Here at DR Wakefield, our core principles that guide everything we do directly relate to the protection of the planet and its people, in line with producing the right, high-quality coffee at the right price.
In an industry like the coffee trade – in which the supply chain is not only drawn out over time, but also across thousands of miles of land and oceans, from one side of the earth to the other – it is arguably more important than ever to ensure we are doing all we can to safeguard ethical, equitable and sustainable business, for all those involved in the process.
This mindset is common among responsible traders working in agricultural spheres, for which produce may be grown in far-removed locations from where it is finally sold to the end user. This much is evident in the cocoa industry.
Writing for the Guardian, managing director of Divine Chocolate Ltd Sophi Tranchell explains how social enterprise and the consumer demand for companies to invest in fairtrade practices is on the rise, with the number of new cocoa products boasting ethical labelling having risen by 120 per cent in the last year, according to recent consumer research by Mintel.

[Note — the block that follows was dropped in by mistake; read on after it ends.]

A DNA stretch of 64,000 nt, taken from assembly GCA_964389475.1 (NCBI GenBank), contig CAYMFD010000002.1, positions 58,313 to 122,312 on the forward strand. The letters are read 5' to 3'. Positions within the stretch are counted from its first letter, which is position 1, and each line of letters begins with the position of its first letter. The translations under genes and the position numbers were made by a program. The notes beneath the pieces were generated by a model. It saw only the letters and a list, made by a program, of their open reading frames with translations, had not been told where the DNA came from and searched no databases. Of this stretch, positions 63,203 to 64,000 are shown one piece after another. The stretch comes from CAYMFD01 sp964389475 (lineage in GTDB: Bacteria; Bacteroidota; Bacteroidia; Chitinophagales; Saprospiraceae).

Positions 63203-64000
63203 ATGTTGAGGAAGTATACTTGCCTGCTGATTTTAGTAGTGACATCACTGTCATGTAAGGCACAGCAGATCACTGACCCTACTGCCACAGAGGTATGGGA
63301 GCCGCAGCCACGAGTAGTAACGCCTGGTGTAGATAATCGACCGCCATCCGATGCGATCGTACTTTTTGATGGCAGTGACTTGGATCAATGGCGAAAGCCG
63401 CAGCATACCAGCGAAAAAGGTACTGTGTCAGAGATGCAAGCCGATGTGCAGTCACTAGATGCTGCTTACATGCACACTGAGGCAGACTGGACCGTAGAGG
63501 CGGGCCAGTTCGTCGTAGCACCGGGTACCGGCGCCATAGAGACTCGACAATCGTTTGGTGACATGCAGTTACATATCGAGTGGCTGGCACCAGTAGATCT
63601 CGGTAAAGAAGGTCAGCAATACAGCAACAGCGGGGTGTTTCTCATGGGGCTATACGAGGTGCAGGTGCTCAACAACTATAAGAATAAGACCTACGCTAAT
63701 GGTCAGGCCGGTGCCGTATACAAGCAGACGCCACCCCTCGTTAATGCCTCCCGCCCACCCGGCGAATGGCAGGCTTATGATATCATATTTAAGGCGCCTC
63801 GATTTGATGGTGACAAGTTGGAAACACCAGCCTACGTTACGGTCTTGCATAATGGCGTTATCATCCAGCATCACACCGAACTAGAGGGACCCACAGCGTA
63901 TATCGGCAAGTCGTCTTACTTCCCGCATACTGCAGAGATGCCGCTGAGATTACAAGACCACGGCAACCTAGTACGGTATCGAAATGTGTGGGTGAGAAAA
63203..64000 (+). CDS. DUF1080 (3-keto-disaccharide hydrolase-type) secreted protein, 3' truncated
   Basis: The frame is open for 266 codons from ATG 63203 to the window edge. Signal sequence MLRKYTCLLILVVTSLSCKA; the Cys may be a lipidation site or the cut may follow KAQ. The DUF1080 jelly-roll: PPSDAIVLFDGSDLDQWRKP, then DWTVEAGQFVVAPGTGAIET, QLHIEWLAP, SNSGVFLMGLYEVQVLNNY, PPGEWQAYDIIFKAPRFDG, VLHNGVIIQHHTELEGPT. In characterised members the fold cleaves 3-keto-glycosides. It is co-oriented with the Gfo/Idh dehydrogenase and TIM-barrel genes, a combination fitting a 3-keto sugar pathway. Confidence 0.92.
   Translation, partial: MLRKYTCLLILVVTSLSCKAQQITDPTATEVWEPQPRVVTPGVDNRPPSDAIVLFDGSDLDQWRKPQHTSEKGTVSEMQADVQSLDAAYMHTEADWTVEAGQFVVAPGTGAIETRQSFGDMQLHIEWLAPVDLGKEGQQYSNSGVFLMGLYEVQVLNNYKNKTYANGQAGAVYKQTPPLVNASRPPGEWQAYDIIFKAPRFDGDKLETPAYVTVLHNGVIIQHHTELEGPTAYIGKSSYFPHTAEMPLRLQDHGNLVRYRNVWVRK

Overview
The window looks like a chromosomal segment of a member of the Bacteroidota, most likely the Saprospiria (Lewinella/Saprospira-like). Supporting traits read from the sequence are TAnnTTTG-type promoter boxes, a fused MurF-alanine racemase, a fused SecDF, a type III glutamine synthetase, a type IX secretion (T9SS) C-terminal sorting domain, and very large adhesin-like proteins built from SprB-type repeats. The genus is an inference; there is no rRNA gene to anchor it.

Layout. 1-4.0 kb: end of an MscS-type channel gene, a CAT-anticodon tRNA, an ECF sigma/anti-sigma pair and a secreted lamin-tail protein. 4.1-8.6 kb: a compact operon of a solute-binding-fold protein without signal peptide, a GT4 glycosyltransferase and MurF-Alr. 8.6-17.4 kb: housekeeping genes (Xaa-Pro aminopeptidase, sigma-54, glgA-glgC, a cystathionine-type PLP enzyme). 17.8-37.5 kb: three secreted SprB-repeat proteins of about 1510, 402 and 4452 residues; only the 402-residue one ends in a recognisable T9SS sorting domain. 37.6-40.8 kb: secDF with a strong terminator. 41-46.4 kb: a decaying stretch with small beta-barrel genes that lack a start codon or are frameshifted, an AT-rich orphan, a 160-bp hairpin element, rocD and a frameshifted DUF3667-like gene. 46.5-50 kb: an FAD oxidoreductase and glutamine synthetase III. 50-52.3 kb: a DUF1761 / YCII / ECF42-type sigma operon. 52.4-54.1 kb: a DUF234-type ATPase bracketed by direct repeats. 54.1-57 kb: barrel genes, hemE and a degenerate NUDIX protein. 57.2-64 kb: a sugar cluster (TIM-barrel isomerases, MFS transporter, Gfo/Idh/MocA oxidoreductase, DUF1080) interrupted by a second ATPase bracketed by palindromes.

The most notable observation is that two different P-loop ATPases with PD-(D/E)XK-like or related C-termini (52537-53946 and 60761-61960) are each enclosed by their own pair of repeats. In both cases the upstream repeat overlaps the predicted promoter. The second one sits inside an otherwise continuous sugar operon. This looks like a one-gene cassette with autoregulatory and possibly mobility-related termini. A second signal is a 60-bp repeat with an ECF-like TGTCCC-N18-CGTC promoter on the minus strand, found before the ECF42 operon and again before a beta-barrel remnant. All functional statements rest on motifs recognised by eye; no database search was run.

"In a world driven by supply and demand, people are expendable. If there is oversupply, "let them do something else", to paraphrase Marie Antoinette. This is not a sustainable proposition," she writes – and we couldn't agree more.
If we do not take care to invest in and care for hard-working farmers at the source of the supply chain – on whom, we needn't add, both our industry and many others like it entirely rely – then the coffee trade has no future. Such a business model is completely unsustainable, aside from being ethically unsound.
It is all very well knowing that a product will remain popular and continue to grace supermarket shelves for years to come, but unless time, money and effort is invested in ensuring that any trade involved – be it in coffee or chocolate, corn, soy or any other agricultural commodity – is entirely future-proof, there is very little point.
"We are dependent on smallholder farmers around the world for 70 per cent of our food. They are the best stewards of the land, which risks being stripped bare by agribusiness and monoculture," the expert writes.
However, while we as businesspeople may be well aware of this fact, it would appear that consumers are paying more attention to this too, taking these considerations into account when making their purchasing decisions.
In the article, Ms Tranchell goes on to explain how in the UK last year, Fairtrade chocolate sales came in at over £820 million, which represented a 52 per cent increase on the year before. It is clear to see that more money is now being spent on ethically-sound produce.
Fairtrade is just one of many ethical labelling accreditation schemes that helps both businesses and consumers to know something about the background and context within which a certain product is purchased. Give us a ring today to find out more about our ethical operations and how these enable us to sell high-quality coffee that doesn't come with a conscience.